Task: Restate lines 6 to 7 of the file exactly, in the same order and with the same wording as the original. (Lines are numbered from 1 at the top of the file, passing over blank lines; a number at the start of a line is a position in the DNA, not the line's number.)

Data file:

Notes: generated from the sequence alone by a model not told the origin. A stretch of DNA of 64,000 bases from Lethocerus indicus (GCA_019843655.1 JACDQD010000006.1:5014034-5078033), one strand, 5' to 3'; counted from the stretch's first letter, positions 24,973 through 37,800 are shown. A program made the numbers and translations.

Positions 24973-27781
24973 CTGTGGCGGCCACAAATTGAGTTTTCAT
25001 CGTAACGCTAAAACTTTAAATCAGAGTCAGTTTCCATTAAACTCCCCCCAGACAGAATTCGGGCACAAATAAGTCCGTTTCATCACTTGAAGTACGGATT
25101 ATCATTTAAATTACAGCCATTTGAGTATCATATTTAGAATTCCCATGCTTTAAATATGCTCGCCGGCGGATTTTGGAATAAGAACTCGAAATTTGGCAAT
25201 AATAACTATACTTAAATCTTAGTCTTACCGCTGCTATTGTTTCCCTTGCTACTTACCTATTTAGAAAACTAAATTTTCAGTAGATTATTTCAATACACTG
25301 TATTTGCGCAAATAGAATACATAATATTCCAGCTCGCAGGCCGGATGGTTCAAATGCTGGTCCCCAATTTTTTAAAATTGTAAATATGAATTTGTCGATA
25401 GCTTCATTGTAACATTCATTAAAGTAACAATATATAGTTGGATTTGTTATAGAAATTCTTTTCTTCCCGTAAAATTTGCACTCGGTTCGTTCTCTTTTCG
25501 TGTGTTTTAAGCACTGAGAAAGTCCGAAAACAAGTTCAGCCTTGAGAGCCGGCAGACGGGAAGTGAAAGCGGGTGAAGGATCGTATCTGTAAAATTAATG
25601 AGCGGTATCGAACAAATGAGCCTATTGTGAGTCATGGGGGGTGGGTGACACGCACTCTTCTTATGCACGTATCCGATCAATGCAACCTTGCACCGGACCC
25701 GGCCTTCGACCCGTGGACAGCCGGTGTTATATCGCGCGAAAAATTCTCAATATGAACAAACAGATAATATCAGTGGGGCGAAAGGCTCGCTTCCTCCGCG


25201 AATAACTATACTTAAATCTTAGTCTTACCGCTGCTATTGTTTCCCTTGCTACTTACCTATTTAGAAAACTAAATTTTCAGTAGATTATTTCAATACACTG
25301 TATTTGCGCAAATAGAATACATAATATTCCAGCTCGCAGGCCGGATGGTTCAAATGCTGGTCCCCAATTTTTTAAAATTGTAAATATGAATTTGTCGATA